Trent Horn:

But in Glucksberg, the Court (nine to zero, by the way) said, “No states can outlaw assisted suicide, but they don’t have to.” So the Court said, “There’s no right to assisted suicide, but the Constitution does not prohibit states from allowing this.” And so what assisted suicide advocates do in the US is they go state-by-state, in a war of attrition. It’s very hard to dial it back. I’m not aware of it ever being done, where assisted suicide is legal and then it becomes illegal. It’s very hard to turn the dial back. So it’s a war of attrition for them trying to get all these new states.

Trent Horn:

And when we look abroad, overseas in the Benelux countries, Belgium, Netherlands, Luxembourg, you see where assisted suicide legislation has just gone off the rails. In what was originally meant just for someone who is terminally ill, has six months left to live, and people want to say, “Oh, well, they’re not really committing suicide. They’re just choosing how they want to die. They’re about to die anyways. They’re in pain.” It eventually erodes away, so that you have a case where, “Oh, well, even if someone’s not terminally ill, they should be allowed to end their lives. Even if it’s not a physical illness, it’s just a mental illness, they should be allowed to end their lives.” And so the slippery slope is very real, and Canada is another example of this.

Trent Horn:

So here’s an article from The National Catholic Register. I think it was published June 10th, 2021. Says deaths by euthanasia soared last year in Canada. So it says, “The number of Canadians who ended their lives by euthanasia and assisted suicide increased by 17% in 2020, the country’s health department announced on Monday.” I don’t know if this was related to COVID, the lockdown, the pandemic. I wouldn’t be surprised if there was people who were just locked away in their homes, feel like they didn’t want to live any more, with the government … Just this isolation people were put under is just maddening, how inhumane it was. According to Abby Hoffman, Assistant Deputy Minister of Health Canada, 7,595 people received medically-assisted deaths last year, a figure which amounts to 2.5% of all deaths in Canada for the year.

Trent Horn:

Control the language. Always remember: When we talk about these issues, control the language. In a modern developed country like the United States or Canada, every death is medically-assisted, right? I mean, if you are ill and you’re in the hospital, and it’s clear you’re going to die, you go. You have IVs. You have painkillers. There is nothing wrong with medically assisting the dying process. What’s wrong is using medicine to give poison to people, so that they can kill themselves. That’s the problem.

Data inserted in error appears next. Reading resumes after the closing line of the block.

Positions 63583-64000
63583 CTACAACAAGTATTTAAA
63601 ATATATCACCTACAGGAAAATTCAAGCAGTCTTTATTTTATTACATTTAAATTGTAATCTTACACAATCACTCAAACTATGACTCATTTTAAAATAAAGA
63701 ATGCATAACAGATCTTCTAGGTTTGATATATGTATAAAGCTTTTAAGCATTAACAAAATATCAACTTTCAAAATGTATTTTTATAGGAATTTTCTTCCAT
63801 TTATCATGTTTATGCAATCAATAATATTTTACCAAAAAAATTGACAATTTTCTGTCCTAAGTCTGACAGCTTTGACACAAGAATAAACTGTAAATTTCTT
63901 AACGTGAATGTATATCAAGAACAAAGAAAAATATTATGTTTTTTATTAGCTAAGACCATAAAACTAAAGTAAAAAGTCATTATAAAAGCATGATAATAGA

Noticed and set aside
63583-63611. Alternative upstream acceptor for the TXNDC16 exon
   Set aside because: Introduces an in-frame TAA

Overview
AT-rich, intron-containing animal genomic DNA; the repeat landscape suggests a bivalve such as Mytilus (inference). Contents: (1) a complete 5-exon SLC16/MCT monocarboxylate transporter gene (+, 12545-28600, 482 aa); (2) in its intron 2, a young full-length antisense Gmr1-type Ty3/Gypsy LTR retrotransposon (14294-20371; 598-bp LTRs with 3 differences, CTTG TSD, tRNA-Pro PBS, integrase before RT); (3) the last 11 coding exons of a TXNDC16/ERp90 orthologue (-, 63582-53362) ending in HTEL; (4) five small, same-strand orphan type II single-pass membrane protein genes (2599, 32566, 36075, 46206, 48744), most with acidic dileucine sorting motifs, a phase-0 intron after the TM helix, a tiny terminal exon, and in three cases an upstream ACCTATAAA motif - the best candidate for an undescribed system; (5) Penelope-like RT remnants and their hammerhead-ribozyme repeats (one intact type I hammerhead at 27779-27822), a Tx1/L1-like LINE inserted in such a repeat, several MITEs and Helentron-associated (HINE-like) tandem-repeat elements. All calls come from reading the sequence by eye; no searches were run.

Trent Horn:

In 2019, 5,631 people died by physician-assisted suicide and euthanasia in Canada. So the register uses physician-assisted suicide. The Deputy Minister of Canada calls it medically-assisted death, but it’s 2.5%, 2% of all deaths in the country. So to put that into perspective, in the US, suicide is, I think, the 10th leading cause of death. About 1.7% of all deaths in the US can be attributed to suicide. So when you look at Canada, if 2.5% are physician-assisted suicide, if you add in the suicides where physicians are not present, then that could be a very high number. It could be 4 or 5%, and that is something that is extremely concerning about human wellbeing and whether human life is being treated with dignity there.

Trent Horn:

And so allowing more people to legally kill themselves makes the problem worse. It doesn’t help as much as advocates for assisted suicide claim that it does. Bill C7, which eliminated the requirement that a patient’s death be reasonably foreseeable in order for lethal drugs to be prescribed to them, became law in March of 2021. So now, it would be interesting to see the statistics for what is going to happen, now that the parameters for allowing assisted suicide grow. It says, “Bill C7 allows for any patient who is suffering, regardless if their condition is terminal or not, to request and receive an assisted death.” An assisted death, to help them kill themselves. “Under the new law, depression and other mental illnesses are grounds for euthanasia and assisted suicide.”

Trent Horn: